Edmonton’s increasingly expensive housing market continues to leave Edmontonians looking for cost-effective housing solutions. One of the best ways to do that is to build houses that make use of normally wasted space in the basement.
Basement development is a terrific and very cost-effective way to increase the living space in a home – and improve its resale value. The main problem with basement living spaces in this part of the world is that they’re hard to keep warm.
Though winter is a long way off, now is one of the most popular times to start building new homes, so we’re going to look at radiant (or ‘in-floor’) heating, as one very effective way to heat a basement. Our next column will look at a couple of other options that are also available.
As anyone who has ridden a hot air balloon knows, heat rises – so to ensure even heat distribution throughout a room it makes sense to get your heat source as low to the floor as possible. That’s the principle behind radiant heating – the heat comes from right inside the floor.
Hundreds of years ago Romans used radiant floor heating in their bathhouses, and Koreans have heated their royal palaces in this manner for centuries. Though the technology has been improved, it is still based on the idea of running metal or plastic pipes throughout the basement, inside the concrete floor. Today’s installations also include a layer of insulation under the concrete to keep the heat from escaping below the floor.
The second part of the system – where most of the new technology comes in – is the heat source. A plumber will design a system where a hot water tank or boiler (sometimes with a holding tank as well) is used to heat the water, and a thermostat dictates the rate of hot water flow through the pipes to ensure proper room temperatures. The water travels in cycles, and once it returns to the boiler or tank it is reheated and sent back out.
Radiant heat can actually be used above grade as well, especially under tile floors. If a water-based (called a ‘hydronic’ system) is installed for the basement, a set of pipes is run upstairs to go under the tiles. If not, there’s an electric version that is becoming increasingly popular for smaller areas. In-floor heat in generally not installed as the main heat source throughout the homes in our region because for that application an air exchanger is required, making the system quite expensive (when used in the basement, some air from the main furnace is blown downstairs to circulate the air).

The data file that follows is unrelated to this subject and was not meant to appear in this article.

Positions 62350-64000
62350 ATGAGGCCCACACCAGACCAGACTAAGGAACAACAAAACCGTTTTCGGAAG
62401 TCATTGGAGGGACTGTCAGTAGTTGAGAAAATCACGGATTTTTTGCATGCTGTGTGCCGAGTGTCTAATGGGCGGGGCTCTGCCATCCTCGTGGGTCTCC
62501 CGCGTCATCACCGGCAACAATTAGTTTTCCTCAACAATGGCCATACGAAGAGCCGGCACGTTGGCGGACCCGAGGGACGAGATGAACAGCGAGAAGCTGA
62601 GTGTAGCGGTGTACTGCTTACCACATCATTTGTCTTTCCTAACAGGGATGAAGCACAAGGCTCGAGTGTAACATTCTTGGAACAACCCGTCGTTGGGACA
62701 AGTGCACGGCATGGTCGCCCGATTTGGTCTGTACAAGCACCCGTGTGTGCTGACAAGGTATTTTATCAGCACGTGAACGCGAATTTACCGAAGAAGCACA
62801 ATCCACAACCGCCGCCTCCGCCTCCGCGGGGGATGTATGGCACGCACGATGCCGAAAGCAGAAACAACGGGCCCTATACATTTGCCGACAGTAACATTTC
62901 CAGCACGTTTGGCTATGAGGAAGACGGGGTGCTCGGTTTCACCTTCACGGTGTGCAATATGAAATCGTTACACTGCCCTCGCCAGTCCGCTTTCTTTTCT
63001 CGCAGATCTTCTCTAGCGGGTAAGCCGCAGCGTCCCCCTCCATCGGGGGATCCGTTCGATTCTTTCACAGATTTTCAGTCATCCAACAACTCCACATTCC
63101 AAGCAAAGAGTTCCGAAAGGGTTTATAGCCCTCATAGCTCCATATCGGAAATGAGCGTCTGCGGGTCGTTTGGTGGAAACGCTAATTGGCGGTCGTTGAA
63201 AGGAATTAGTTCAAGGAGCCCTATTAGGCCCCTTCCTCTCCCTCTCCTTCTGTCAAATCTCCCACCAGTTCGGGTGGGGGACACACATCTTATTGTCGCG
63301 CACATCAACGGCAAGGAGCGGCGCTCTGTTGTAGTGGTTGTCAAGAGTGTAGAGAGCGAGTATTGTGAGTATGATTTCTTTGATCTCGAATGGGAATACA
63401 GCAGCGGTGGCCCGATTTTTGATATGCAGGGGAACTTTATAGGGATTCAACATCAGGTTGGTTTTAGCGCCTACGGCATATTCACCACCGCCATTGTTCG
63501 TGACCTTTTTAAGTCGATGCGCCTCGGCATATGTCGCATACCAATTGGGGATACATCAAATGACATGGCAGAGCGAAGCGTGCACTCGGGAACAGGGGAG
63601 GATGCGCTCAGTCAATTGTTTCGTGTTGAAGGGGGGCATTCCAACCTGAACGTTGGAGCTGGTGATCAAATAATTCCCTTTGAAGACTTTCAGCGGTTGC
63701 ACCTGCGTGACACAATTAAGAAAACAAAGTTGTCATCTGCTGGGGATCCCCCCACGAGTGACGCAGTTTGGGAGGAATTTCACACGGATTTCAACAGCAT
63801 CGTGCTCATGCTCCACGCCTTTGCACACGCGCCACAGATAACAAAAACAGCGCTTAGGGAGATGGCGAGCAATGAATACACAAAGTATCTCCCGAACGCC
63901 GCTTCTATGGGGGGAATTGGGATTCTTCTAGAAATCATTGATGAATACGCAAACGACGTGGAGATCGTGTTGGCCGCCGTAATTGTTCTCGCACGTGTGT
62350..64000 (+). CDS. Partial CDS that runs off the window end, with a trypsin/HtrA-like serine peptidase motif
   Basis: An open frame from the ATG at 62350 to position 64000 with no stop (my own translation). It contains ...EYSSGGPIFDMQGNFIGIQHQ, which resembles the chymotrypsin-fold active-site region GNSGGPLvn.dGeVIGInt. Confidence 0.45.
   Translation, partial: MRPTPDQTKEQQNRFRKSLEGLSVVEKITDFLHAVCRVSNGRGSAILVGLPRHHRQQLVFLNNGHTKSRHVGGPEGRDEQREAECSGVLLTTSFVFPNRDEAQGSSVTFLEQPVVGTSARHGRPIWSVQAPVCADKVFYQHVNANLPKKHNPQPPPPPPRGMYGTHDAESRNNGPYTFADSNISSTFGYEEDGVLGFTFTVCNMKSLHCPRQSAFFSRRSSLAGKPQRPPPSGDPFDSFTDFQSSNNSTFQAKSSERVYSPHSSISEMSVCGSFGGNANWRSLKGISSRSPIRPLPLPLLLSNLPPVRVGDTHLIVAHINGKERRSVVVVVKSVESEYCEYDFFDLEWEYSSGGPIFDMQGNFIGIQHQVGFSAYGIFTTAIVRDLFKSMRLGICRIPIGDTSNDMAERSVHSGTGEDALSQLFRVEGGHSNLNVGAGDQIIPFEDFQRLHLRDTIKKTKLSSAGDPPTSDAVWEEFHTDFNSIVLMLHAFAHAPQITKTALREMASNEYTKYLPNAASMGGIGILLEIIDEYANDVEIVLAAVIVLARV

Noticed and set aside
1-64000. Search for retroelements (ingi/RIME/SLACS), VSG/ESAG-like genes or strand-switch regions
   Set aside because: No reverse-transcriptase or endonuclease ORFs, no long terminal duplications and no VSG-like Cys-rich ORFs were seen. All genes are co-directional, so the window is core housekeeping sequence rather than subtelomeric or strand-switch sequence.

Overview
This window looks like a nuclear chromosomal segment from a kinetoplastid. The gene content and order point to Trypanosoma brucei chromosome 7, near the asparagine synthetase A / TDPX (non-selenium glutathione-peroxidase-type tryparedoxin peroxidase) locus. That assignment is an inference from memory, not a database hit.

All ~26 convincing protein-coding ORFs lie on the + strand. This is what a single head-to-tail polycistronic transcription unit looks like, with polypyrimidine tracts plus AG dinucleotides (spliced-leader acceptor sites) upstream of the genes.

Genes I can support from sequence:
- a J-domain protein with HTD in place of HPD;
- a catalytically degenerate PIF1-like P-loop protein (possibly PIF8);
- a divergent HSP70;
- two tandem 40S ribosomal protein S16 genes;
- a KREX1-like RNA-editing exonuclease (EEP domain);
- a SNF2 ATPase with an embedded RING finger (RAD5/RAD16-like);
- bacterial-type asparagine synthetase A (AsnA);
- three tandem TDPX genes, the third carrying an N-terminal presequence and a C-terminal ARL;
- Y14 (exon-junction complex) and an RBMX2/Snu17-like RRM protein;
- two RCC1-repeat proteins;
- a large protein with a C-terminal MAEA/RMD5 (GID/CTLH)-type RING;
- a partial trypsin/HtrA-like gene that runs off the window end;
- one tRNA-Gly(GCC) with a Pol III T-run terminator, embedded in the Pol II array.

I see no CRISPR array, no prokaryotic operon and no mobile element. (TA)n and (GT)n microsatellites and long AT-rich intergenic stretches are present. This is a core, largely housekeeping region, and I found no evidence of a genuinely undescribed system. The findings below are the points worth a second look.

Right for you?
Really the main downfall of radiant heating is that it is VERY expensive to install in existing concrete basement floors, especially where the basement is already developed. If you’ve got your heart set on it there are ways that it can be done, but there are other, far more cost effective ways to heat an already developed basement.
Many years ago there were also concerns about leaks, but that’s been remedied by using new, continuous loop systems where there are generally no joints in the floor.
The systems can be somewhat expensive to install, but some of this is recovered in the long term through lower operating costs. Radiant heat tends to offer more comfort at lower thermostat settings, plus you’re able to set the temperature in each room (so you can keep the temperature low in unused areas). It has also been reported that compared to forced air systems, radiant heat can reduce air pressure and lower heat loss.
Finally, one tip that is seldom considered: choose your flooring before installing your underground heating. Carpet insulates more than linoleum, and wood surfaces cannot get damaged by excess heat, so your installer should know what flooring goes where in the basement prior to installation.